Man-Thing was the first of a deal with Lionsgate to produce potentially dozens of films based on Marvel Comics characters. The Punisher was also included in this deal and saw release in 2004. Man-Thing was initially intended for a wide theatrical release. It even had a three issue prequel comic from Marvel tying directly into the events of the movie. But abysmal test screenings made this a less and less likely outcome. Eventually, it seemed Man-Thing would go straight-to-video or even be shelved altogether, but neither of those things wound up happening.
Instead, Man-Thing made its premiere on the Sci-Fi Channel as one of their Sci-Fi Originals. Screenwriter Hans Rodionoff had also been working on an adaptation of Werewolf by Night since 2002. That was regaining interest at the time with the possibility that it could potentially premiere on Sci-Fi as well if Man-Thing proved to be a success. The plan from the beginning, though, was for Werewolf by Night to premiere as a theatrical film, similar to Blade.
It’s worth noting that the film would apparently be taking a very faithful approach to the character and the title, as the official synopsis at the time read: “On his eighteenth birthday, a young man discovers that he is the latest in line to suffer from a family curse of lycanthrope.” In the comics, Jack is also doomed to take on the family curse on his 18th birthday.
Rodionoff described his approach as “about a guy trying to figure out who he is and what his place is. It’s kind of an inter-racial love story, almost.” He also noted that it was the character work that was the most important and that if you took the werewolf out, “You’d still have a really cool movie.”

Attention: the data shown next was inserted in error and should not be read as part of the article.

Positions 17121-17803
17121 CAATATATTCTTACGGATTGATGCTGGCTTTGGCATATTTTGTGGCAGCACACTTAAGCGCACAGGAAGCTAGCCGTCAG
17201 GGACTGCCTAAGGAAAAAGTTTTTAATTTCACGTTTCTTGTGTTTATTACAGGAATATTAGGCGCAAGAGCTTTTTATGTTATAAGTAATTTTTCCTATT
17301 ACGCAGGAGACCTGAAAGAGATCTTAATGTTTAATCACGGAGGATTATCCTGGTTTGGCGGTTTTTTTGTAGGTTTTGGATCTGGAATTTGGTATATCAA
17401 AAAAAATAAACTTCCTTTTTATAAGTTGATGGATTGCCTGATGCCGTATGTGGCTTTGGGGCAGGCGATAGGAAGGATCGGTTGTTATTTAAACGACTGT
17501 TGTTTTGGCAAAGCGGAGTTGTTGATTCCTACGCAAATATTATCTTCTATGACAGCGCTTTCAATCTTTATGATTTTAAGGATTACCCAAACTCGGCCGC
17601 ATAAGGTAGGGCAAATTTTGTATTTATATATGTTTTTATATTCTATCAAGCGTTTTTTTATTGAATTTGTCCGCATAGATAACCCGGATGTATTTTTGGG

At some point, Chocolat screenwriter Robert Nelson Jacobs was brought on to write the adaptation. There’s very little connective tissue between those two things, so it’s anyone’s guess what his take would have been.
At some point in time, Stan Lee joked that it was ridiculous to option Werewolf by Night as a movie when someone could just make a werewolf movie, change the title and save themselves the trouble and money of making it an actual Marvel adaptation.
Amazingly, Lee himself would take his own advice on that years later, optioning a movie titled Werewolf instead of Werewolf by Night, which was then planned to be directed by Joe Johnston in 2015, after his nightmarish shoot on Universal’s remake of The Wolfman.
Whether or not that had any effect on getting a Werewolf by Night movie off the ground is hard to say. In this case, it simply seems to be a case of everything coming together at the wrong time. Werewolf by Night only truly gained steam around the releases of Blade Trinity and Man-Thing, but both of those movies proved to be colossal critical and financial failures. It was harder to get the movie off the ground at that point.
Since then, however, Jack Russell has made several appearances in shows like Ultimate Spider-Man and Hulk and the Agents of S.M.A.S.H. so here’s hoping that some of this newfound recognition could help this long-abandoned film become a reality.